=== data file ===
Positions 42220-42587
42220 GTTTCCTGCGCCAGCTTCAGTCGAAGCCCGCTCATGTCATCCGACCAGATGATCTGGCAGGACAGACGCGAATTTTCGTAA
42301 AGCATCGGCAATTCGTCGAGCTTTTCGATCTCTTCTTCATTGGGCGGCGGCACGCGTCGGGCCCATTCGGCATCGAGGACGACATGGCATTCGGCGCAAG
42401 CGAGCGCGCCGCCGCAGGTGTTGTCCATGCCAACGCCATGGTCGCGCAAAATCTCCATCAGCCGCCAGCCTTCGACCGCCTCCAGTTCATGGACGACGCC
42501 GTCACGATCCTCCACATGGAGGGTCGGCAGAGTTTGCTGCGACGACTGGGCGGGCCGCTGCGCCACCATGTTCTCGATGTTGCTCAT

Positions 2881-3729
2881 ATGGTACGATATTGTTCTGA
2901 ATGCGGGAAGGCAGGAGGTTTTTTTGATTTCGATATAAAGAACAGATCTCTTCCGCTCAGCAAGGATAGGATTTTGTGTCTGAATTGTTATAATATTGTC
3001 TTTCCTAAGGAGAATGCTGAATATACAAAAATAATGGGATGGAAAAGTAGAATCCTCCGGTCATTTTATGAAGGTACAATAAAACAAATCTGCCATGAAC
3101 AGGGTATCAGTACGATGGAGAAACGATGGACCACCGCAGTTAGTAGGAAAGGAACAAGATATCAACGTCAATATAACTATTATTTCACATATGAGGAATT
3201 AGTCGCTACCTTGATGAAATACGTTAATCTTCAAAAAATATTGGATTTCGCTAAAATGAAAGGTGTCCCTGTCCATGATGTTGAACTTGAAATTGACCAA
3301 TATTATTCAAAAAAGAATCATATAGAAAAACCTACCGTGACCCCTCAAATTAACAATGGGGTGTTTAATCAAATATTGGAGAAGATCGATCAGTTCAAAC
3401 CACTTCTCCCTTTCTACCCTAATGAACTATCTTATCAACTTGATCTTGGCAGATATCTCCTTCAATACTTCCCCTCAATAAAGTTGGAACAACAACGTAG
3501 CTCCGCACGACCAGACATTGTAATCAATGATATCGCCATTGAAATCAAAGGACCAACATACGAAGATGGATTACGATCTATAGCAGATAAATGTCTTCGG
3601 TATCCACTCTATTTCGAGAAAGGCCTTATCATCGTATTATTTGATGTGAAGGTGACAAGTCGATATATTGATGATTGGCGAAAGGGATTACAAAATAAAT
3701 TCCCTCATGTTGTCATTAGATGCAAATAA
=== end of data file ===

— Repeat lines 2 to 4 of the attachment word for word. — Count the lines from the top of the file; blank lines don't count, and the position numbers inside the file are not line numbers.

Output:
42220 GTTTCCTGCGCCAGCTTCAGTCGAAGCCCGCTCATGTCATCCGACCAGATGATCTGGCAGGACAGACGCGAATTTTCGTAA
42301 AGCATCGGCAATTCGTCGAGCTTTTCGATCTCTTCTTCATTGGGCGGCGGCACGCGTCGGGCCCATTCGGCATCGAGGACGACATGGCATTCGGCGCAAG
42401 CGAGCGCGCCGCCGCAGGTGTTGTCCATGCCAACGCCATGGTCGCGCAAAATCTCCATCAGCCGCCAGCCTTCGACCGCCTCCAGTTCATGGACGACGCC